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Pat Morris, a 44-year-old St. Paul banker and a father of two, signed up for the Kansas Army National Guard not long after 9/11. He was 26 years old, a college graduate with a good job and no debt.
“There was nothing in it for me,” Morris said last week. “I just felt a duty to my country to serve.”
His nine years in the National Guard included a deployment to Iraq in 2008 as a field artillery officer. Morris’ voice still catches when he discusses his battalion’s one death: An 18-year-old man, the youngest soldier in the unit.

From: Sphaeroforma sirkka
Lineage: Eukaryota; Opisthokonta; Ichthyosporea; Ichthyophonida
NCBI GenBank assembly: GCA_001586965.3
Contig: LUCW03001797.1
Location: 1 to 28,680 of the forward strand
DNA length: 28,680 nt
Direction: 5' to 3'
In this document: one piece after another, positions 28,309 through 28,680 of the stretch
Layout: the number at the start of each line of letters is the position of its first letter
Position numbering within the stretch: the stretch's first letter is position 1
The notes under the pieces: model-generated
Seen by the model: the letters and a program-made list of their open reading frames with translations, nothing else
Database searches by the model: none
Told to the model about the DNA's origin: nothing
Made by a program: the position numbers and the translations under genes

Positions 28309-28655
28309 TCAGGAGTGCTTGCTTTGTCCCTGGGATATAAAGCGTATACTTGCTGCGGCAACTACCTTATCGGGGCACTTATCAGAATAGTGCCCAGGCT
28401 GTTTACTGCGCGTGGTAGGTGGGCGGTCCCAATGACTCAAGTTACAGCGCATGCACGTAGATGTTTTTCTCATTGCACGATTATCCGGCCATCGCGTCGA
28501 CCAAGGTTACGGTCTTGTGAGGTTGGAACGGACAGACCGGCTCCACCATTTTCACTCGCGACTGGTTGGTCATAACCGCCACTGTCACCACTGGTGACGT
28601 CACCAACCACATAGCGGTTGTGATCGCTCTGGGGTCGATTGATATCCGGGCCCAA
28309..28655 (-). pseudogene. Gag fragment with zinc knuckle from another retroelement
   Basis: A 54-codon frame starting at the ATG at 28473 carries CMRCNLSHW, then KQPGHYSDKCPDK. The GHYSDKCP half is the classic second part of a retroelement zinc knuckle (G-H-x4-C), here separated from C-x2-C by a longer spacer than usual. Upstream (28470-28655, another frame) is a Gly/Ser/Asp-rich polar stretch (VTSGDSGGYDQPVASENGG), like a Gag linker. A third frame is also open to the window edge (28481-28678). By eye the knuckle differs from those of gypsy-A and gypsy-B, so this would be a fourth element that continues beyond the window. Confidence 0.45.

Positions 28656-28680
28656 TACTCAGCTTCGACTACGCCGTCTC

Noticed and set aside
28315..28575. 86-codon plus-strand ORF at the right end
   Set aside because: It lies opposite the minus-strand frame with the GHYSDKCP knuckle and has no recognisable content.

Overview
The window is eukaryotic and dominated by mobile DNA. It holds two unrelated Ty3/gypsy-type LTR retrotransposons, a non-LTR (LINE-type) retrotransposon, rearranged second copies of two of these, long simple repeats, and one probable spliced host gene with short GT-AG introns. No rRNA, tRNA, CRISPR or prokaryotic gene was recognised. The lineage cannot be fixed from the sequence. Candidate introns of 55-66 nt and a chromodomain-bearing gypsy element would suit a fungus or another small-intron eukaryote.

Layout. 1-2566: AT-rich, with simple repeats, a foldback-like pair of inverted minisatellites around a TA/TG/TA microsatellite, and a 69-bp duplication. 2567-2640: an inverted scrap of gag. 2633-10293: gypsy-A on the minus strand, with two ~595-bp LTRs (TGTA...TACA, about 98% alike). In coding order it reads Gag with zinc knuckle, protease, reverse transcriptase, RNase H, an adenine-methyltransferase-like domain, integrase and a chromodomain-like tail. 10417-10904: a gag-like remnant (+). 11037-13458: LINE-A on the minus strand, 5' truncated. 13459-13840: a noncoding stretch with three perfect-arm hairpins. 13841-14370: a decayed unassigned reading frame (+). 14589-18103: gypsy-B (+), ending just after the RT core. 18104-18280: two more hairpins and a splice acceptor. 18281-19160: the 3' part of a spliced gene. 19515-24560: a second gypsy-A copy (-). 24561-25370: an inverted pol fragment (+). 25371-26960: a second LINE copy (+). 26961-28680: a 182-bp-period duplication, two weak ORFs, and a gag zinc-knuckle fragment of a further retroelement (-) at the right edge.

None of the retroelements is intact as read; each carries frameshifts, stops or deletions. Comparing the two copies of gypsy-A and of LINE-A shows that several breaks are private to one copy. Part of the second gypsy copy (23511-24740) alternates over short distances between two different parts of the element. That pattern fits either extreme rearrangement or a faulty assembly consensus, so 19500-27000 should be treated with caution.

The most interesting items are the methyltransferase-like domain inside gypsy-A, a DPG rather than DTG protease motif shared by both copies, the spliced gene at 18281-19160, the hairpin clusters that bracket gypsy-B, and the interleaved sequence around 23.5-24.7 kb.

Morris said he was disgusted when he read the story in the Atlantic on Sept. 3 quoting four anonymous sources speaking about President Donald Trump denigrating veterans and members of the military. They said Trump had referred to American war dead as “suckers” and “losers.”
What hit Morris hardest was hearing that Trump, while at Arlington National Cemetery, had wondered why war dead chose to serve in the first place: “What was in it for them?”
“He’s the commander in chief of this country, the highest point you can get,” Morris said. “Yet he can’t comprehend what has motivated someone to serve.”
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